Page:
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Question of the Week: Does Size Matter?
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Question of the Week: Does Size Matter?

December 1, 2006 Article Start Previous Page 7 of 8 Next

I still cherish the memories of my life as a hardcore gamer, playing until the first rays of sunlight and beyond, unlocking everything the game had to unlock and if the game failed to keep me up until the morning, it wasn't worth its money. But surprising things happen when you grow up and reach adulthood: all of a sudden real life takes so much your time that long hardcore sessions are out of the question. Besides taking a lot of time to complete, these 20+ hour beasts require too much learning and devotion right from beginning to learn how to actually play them, so it's not hard to just forget the whole thing and leave your 60$ purchase gathering dust. Surprisingly, the games industry has already addressed the problem of people having less and less time at their hands. The rise of casual games has been noticeable in recent years to an extend that even a mammoth company like Nintendo has changed its philosophy in favor for this market, and looking at the DS sales data, I don't think they have regretted their decision for one second.


The problem with game length is that there are two types of people who need to be considered: gamers who can spend upwards of 50 to 100 hours on a single game in a couple of weeks, and gamers who might only be able to squeeze in a couple of hours a week. Unfortunately, these two camps seem to be polar opposites. I am sure that others will argue many good points about increasing the length of games, so I will try to briefly acknowledge the other side of the coin. I have heard game designers try to label the latter group as "casual" gamers, but this is shortsighted. Sure, casual gamers may only play a couple hours a week or for shorter periods of time. What about those people who simply do not have time to play? How about the full time parent who can only muster an hour or two after the kids are asleep, or the 70-hour a week worker who barely has the energy to pick up a controller after work? These people may still want to play the latest epic game, but it might just take them a little longer to finish.

The question naturally then becomes: "Can a game be too long?" Finishing a game should provide the player with a sense of accomplishment. Should gamers who cannot invest 10 hours a day be prevented from enjoying this? Should a game's length suffer just to appease a 1-2 hour gamer? How about a mix of both by providing a natural sense of progression through logical separations in the game, such as levels or distinct areas of play. I have been on both sides of this problem. There have been games that I could continue playing for months after conclusion. There have also been games that have been painful to get through. It can be very stressful to plan a schedule around playing a game for a couple of hours a day for a week, but have to play a few extra days to finish the game. While it is true that no one is forcing me to finish a game, it is difficult to just abandon a game after committing so much time to it. While a game should never drag on for several extra hours just to fill out the game play length, it should be long enough to make players fulfilled, but craving more. Of course, there is no simple equation for this as each game, and each player, is different.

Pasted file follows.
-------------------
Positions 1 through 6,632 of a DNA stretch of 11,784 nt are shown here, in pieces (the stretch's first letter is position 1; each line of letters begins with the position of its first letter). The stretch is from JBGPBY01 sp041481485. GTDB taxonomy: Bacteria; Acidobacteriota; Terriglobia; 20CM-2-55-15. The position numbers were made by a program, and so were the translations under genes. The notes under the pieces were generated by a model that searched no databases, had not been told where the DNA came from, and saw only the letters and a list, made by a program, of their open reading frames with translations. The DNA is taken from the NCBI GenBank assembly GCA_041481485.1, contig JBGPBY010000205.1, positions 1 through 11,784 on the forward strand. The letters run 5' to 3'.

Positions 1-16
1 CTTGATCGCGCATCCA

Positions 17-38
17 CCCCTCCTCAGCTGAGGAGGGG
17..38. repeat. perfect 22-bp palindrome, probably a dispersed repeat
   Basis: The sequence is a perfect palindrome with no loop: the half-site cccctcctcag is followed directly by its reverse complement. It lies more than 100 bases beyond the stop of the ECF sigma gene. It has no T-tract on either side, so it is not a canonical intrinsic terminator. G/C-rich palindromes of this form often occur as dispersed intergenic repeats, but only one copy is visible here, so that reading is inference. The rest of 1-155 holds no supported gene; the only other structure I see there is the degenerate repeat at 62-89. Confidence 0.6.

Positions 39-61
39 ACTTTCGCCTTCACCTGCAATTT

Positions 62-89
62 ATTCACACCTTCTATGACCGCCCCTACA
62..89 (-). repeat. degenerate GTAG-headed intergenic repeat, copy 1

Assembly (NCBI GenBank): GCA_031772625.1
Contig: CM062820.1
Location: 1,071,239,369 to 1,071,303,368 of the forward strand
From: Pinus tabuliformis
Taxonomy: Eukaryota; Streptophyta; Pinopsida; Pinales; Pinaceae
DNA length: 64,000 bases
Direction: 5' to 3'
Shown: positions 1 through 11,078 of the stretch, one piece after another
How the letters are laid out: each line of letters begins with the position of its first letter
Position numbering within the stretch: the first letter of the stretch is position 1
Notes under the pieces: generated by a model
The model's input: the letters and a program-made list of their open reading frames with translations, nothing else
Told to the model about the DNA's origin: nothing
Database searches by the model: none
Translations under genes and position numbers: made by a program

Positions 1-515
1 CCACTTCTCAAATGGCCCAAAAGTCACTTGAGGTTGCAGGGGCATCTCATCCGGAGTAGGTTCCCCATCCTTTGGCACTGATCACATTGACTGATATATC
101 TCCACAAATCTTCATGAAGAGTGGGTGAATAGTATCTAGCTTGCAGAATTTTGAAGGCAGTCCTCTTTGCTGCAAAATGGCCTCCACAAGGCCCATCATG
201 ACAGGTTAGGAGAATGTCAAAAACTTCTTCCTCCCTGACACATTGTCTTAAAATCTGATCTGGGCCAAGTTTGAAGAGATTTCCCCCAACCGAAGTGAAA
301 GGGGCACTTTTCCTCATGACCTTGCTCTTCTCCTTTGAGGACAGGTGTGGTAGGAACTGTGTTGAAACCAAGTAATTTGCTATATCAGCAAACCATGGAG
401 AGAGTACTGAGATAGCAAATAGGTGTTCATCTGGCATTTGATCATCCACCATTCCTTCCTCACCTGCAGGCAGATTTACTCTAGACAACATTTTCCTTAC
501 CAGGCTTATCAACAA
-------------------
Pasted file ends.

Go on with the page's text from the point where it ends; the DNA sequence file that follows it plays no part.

Chris Covington, PouncingKitten Games

Prince of Persia: The Sands of Time

I don't really have a problem with games that are rather short. In fact, as someone with a huge list of games I would love to play but relatively little time with which to play them, terrific titles that don't break the 15 hour mark (two such games that come to mind are God of War and Prince of Persia: The Sands of Time) come as welcome. Remember, a two hour movie can easily cost upwards of $10, which amounts to something like $5 per hour of entertainment. And though many people regard this as expensive, most will still gladly pay the price. Buying God of War for $60 when it came out, however, got me a good 15 hours of entertainment (not including the replay value afforded by playing through again on more challenging difficulty levels). That's $4 per hour of entertainment, which is a better deal than the movies. Now consider that as games go, God of War is not that long. A Final Fantasy game can feasibly get you over 100 hours of gameplay, meaning you're getting a rate that's significantly less than a dollar per hour of entertainment. And for a game with nearly infinite replay value, like Super Smash Bros., it's an even better deal.


While the advent of moderately priced episodic content should help solve this issue to a small degree, there needs to be some standard by which a game is priced based not the value of the IP, but on the value the game holds for consumers. Branding, licensing, and nostalgia make this nearly impossible, but the ECA should have some say in it soon I would hope. Personally, I think a short game, like a short movie, should cost less for the consumer. If you include all the extras, HD-DVDs and DVDs are about $20-40 for a good 5-6 hours of entertainment. Video Games should manage to be priced accordingly.


Article Start Previous Page 7 of 8 Next

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